If the typically spiteful tabloid rumours are to be believed, we have another Mark Hughes on our hands in the shape of Martin Jol. Another man who cites a lack of Fulham ambition as a reason to walk out of Craven Cottage and try something a little more aspirational, a little more purposeful. And, supposedly, Dimitar Berbatov doesn't want to hang around either.
It just goes to add further disdain to a season that has, ultimately, disappointed. We possess a team that is very much here for the temporary, signed merely to fill some cosmic gaps that were left last summer. We have five first-teamers in on loan, and a number of players on contracts which expire in barely two month's time.
And while we have, gratefully, reached the marvellous 40-point mark, we have proved unable to build on it. We've stagnated, one foot on the beach. That's not something a professional football club does.
But still, if the tabloid rumours are to be believed, things are about to get worse. Our manager will go, as will our best player. The loan signings we hooped would become permanent - Sascha Riether, Eyong Enoh - will not. We'll be left in the mire.
But, then again, that's only if the tabloid rumours are to be believed. Every news story has its source, of course, but not everything comes to fruition. Quite the contrary.
If there's any time in the last ten years where a Fulham manager has been asked to work on a tight budget, it is unlikely to be now. We still have money from the sales of Moussa Dembele and Clint Dempsey while Mohamed Al Fayed himself is sitting on £1.5 billion after the sale of his Harrods store.
Granted, January was hardly inspirational in terms of signings, but we all know it's not the time to do real business. The market is over-priced and lacking in genuine talent. Instead, the best deals are done in the summer.
The idea that Jol would leave at all is strange in itself. This is a man of great principle, still somewhat sore after his treatment at Tottenham Hotspur. He promised much when he joined Fulham. He wanted a better youth academy, a younger starting eleven and, most importantly, he wanted to stay for the long-term.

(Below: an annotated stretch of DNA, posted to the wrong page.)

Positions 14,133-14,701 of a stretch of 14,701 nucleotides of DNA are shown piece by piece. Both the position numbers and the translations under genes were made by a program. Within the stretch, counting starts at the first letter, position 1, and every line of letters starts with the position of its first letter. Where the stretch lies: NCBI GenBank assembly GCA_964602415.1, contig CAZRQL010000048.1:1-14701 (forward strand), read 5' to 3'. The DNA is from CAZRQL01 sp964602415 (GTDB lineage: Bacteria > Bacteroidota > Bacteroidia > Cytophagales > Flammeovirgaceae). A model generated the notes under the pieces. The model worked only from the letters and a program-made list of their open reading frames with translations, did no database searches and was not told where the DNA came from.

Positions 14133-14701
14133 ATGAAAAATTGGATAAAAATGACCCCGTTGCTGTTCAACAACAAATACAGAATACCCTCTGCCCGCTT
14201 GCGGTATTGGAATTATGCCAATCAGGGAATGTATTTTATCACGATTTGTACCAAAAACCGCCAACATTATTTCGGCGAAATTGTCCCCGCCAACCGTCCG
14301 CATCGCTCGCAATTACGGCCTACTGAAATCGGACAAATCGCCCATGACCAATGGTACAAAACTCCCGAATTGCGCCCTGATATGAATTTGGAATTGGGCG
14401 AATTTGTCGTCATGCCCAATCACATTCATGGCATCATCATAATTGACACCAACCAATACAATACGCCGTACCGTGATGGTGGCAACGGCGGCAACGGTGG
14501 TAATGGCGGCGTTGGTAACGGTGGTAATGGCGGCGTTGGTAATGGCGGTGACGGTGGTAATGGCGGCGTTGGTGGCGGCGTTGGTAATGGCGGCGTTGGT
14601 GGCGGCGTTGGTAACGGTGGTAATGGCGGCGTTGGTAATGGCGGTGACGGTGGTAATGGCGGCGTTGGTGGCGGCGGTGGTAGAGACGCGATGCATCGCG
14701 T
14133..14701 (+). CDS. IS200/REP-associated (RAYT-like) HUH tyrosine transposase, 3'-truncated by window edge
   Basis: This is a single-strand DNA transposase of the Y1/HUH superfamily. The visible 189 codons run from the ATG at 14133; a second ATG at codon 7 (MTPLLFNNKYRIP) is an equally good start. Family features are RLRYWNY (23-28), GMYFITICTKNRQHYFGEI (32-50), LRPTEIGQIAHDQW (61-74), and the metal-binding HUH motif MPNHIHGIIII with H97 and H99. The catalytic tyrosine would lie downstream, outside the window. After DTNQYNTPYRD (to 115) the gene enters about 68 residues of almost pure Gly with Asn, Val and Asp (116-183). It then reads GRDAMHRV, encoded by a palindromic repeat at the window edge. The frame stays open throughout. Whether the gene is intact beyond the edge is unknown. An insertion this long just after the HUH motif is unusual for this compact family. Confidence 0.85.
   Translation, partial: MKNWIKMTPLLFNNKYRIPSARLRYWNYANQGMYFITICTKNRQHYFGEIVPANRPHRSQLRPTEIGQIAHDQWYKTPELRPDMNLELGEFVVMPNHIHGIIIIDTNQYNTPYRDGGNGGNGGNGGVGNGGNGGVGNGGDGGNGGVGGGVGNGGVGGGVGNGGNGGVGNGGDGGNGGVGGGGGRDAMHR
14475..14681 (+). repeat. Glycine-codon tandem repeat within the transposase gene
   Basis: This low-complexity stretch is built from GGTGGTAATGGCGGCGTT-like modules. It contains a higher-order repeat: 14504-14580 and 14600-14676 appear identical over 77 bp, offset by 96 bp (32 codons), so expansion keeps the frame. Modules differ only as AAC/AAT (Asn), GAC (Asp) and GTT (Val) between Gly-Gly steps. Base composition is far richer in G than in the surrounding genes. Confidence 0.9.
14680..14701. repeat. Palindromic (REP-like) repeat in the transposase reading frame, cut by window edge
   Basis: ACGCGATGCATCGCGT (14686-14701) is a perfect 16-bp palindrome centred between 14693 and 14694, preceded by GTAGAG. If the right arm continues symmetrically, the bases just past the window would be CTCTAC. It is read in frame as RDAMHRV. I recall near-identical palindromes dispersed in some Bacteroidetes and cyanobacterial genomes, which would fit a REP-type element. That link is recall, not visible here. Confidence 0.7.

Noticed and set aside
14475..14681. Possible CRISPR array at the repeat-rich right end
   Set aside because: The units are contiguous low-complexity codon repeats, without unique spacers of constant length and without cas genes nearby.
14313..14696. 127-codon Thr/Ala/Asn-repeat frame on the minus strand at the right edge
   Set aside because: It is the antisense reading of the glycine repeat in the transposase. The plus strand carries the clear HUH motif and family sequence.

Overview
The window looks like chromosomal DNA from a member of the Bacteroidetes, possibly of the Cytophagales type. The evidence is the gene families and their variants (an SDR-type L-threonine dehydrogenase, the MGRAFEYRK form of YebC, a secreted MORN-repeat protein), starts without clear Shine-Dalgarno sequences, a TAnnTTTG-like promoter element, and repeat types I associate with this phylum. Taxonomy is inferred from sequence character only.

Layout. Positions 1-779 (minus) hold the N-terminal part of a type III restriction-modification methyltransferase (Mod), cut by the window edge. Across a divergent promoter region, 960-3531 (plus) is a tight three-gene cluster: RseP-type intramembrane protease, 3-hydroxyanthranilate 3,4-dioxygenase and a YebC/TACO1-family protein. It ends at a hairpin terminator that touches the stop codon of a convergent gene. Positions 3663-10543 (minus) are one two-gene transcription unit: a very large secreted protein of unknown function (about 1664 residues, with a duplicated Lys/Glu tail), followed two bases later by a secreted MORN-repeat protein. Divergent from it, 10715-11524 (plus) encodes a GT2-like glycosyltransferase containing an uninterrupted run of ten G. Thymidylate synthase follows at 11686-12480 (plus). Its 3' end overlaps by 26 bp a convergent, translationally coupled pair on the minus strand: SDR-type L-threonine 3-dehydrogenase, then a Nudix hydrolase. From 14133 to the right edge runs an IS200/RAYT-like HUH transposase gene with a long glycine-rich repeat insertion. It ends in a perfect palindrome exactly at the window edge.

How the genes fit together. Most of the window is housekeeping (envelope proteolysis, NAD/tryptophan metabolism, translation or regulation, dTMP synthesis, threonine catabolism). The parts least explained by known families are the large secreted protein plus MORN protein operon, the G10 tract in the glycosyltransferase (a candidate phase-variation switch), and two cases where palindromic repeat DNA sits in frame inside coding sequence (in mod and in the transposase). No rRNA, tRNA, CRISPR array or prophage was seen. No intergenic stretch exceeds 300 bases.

He had ideas for this club, and he hasn't fulfilled all of them. In his mind, there is clearly still work to do, not least bringing down the average age of our first team.
And then, of course, there's Berbatov. If Jol were to go which, I feel, is unlikely, then yes, Berbatov will most likely leave too. But otherwise, why would he depart? He is enjoying his football in South West London where he undoubtedly rules the roost.
This is a club where he is guaranteed first team football and yet his talents can still shine. There are few clubs of a better pedigree than ours who would be prepared to stump up the kind of weekly wage Berbatov requires - considering his age - and then, further, ensure he is the centre of attention, starting every week.
The Bulgarian gets that here at Fulham, and there is no doubt he is enjoying himself.
So yes, perhaps there is slight reason to worry. Maybe Jol will leave on his own accord this summer, and maybe Al Fayed will continue to tighten the purse strings, making us that little bit less attractive to prospective managers.
But maybe, and you get the feeling this is more likely, this is the summer in which Jol finally gets his way. He will be able to spend with certain freedom and will be able to build a squad which reflects his own ideologies.
It could, if you want to be overly optimistic, be the start of something very promising indeed.